Watch this space for upcoming details of the contents of issue one. (For the moment, this is just The Bausse Gazette, but there’s no reason the name can’t change one day and other contributors be welcomed). And now all that remains is for me to really commit myself by pressing ‘publish’. Here goes…
It is with a heavy heart that I sit at my laptop to announce the death of Mabel Moo, whom I interviewed just last month. Optimistic to the end, she went to the slaughterhouse believing she was testing a new milking facility. It was no doubt better that way. RIP, Mabel, we shall miss you.
Izzy’s May I: The Write this week is about the death of fictional characters. As she gives a good list herself, I shall only add a couple here (apart from poor Mabel). Perhaps the death which caused the greatest trauma was that of Sherlock Holmes, in the 1893 issue of The Strand Magazine. ‘It is with a heavy heart that I take up my pen,’ writes Watson at the start of The Final Problem, before going on to reveal that Holmes had fallen to his death at the Reichenbach Falls, pushed by his old enemy Moriarty. Having lost its fictional mainstay, The Strand Magazine promptly lost 20,000 devastated subscribers. Unlike his readers, Conan Doyle was relieved to be rid of his creation: “I have had such an overdose of him that I feel towards him as I do towards pâté de foie gras, of which I once ate too much, so that the name of it gives me a sickly feeling to this day.” Eventually he relented though, revealing ten years later, in one of the most famous examples of retcon (retroactive continuity, or altering an established fact) that Holmes hadn’t died after all.
Very different is Kate Atkinson’s Life After Life, which I’ve just finished. If you haven’t read it, do (no excuses, I’m afraid, that’s an order). It’s no spoiler to tell you the heroine Ursula dies. In fact I lost count of the number of times she dies, but she springs back to life again and again. You might think it’s a tiresome device, but in Atkinson’s masterful prose it becomes a delight.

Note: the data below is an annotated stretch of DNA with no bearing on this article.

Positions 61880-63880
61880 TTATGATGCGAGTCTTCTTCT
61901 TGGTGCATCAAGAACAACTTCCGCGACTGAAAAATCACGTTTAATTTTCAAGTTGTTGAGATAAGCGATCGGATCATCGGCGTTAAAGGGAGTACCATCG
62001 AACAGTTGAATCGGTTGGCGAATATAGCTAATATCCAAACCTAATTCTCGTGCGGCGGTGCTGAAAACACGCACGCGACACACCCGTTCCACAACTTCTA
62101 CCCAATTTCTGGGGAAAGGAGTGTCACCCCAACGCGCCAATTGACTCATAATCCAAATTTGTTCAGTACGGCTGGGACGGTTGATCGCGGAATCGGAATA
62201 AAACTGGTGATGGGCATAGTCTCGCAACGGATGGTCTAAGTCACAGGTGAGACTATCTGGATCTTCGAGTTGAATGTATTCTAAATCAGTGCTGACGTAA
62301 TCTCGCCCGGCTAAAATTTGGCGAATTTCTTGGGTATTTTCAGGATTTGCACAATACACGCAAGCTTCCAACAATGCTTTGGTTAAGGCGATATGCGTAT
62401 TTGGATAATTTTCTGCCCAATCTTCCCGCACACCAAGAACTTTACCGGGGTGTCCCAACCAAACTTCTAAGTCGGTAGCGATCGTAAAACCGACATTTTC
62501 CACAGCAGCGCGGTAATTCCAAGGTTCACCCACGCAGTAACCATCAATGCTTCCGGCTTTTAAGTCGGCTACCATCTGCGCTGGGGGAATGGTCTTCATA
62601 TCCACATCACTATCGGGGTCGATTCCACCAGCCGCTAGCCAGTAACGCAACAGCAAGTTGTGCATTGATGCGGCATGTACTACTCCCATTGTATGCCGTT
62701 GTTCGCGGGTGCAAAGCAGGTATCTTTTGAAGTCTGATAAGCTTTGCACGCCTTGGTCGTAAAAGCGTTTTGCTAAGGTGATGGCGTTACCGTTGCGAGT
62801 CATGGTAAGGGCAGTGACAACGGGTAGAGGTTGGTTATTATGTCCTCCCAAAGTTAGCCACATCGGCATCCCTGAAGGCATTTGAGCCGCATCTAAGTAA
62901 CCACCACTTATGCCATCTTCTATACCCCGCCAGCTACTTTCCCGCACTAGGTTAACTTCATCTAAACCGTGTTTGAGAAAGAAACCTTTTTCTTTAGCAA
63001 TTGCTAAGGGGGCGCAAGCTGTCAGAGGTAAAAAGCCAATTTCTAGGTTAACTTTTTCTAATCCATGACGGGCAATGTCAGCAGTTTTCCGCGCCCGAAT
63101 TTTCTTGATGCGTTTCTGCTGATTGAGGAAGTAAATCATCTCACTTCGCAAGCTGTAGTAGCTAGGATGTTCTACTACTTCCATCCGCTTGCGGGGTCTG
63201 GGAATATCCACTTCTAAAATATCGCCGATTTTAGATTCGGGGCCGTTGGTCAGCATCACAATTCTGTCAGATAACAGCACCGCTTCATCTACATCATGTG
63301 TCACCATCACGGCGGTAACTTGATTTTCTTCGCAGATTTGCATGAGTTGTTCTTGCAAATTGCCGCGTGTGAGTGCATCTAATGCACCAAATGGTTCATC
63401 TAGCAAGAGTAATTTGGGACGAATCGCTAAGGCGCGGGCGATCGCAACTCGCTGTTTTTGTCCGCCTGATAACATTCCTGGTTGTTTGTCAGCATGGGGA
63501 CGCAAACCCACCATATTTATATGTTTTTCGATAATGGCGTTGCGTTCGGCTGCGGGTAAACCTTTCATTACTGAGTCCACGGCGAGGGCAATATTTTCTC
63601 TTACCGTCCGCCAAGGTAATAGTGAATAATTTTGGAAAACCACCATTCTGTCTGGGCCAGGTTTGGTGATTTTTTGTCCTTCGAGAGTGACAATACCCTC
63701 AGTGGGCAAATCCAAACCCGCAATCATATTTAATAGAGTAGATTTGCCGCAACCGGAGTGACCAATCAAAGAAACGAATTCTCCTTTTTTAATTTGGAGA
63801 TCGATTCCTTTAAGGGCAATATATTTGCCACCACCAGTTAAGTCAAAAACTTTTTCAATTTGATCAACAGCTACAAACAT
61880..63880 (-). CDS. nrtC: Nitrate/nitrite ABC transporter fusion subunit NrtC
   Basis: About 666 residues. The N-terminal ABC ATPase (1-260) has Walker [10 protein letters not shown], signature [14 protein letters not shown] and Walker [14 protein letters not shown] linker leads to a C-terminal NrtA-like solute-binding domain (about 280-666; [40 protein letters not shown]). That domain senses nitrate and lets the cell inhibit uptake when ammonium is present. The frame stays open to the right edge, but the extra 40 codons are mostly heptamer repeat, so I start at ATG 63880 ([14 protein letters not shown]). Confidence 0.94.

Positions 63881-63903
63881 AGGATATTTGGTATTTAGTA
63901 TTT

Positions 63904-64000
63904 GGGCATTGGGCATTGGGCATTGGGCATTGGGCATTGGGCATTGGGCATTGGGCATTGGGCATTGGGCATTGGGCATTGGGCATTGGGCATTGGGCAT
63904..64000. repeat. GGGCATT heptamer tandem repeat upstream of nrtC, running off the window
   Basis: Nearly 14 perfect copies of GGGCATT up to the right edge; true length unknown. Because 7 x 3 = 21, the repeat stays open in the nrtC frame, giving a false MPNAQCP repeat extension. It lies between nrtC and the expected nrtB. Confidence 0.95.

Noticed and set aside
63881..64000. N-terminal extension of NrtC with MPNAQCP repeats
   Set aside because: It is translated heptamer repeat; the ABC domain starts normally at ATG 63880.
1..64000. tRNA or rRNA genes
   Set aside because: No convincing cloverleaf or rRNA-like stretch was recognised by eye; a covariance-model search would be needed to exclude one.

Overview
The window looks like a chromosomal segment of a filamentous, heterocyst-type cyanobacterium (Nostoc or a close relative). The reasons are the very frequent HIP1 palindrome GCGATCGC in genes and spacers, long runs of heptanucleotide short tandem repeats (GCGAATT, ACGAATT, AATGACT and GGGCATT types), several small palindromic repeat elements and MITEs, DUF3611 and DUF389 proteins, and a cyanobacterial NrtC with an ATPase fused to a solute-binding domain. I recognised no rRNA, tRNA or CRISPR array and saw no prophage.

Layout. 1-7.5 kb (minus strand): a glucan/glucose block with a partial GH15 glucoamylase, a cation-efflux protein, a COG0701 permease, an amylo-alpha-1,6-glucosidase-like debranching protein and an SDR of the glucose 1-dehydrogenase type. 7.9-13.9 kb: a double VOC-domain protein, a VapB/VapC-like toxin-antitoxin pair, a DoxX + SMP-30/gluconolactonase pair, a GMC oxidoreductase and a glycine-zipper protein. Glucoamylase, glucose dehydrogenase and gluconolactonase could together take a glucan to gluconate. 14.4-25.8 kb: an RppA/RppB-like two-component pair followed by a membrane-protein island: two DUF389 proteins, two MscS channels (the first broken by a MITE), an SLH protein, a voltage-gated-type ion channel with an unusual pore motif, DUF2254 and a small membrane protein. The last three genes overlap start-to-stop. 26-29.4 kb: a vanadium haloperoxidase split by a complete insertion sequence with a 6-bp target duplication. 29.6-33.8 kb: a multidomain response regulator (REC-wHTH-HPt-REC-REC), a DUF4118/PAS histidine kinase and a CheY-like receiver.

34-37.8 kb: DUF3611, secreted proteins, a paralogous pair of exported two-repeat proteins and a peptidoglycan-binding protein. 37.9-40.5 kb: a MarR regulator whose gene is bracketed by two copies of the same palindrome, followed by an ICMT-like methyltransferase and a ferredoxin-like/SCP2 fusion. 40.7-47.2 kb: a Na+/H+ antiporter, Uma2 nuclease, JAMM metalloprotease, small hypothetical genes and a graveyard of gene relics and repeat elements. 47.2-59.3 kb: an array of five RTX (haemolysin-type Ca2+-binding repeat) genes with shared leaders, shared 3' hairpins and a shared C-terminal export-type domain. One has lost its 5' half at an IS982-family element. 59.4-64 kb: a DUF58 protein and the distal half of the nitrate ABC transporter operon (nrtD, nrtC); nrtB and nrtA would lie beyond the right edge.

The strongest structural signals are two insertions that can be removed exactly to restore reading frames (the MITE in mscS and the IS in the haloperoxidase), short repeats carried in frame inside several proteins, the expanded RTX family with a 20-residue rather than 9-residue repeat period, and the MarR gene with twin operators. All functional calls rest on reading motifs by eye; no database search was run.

So there you have one of the joys of fiction. Though death in novels can often be harrowing and atrocious, it also sometimes loses its sting. Speaking of which, it appears the stun gun at the slaughterhouse didn’t work – Mabel is back in her field!
If that title drew you in, I must confess immediately: it’s not mine. I found it on a site about blogging, building a platform and getting millions of readers. The first tip they gave was to write a question for one specific audience and answer it. Well, that flummoxed me straight off. I don’t have a specific audience. People who read books? That’s not very specific. Perhaps I could narrow it down. People who read detective stories. Set in France. With a female detective. Whose ex-husband is a plastic surgeon. Who had an Alfa Romeo till his wife drove it without any oil and the engine blew up. And that really made him mad.
Phew! Identified the audience now. Not as difficult as it sounds. Now for the question. Well, the obvious one that springs to mind is: Why do plastic surgeons’ wives drive Alfa Romeos without any oil?
I’m very glad to have the opportunity to address this issue because there is no doubt that in spite of the millions of websites out there, it hasn’t been adequately answered. Which is very surprising, really, given the number of people who wonder about it every day.
The reason is: They ignore the dashboard warning signs! Now this of course begs the question, why do they ignore the warning signs? But I’m not going to give you the answer to that. It’s for a different specific audience.
– Mr. Roberts, you were my first English teacher, or rather the first who showed me the joy to be had from reading. In fact, I see you as the sum of all the teachers who nurtured my love of reading. What made you choose that profession?
– The desire, simply, to transmit my own love of reading to my pupils. There are many, I know, who never responded as I hoped, but even if I succeeded with only a few, it was worth it.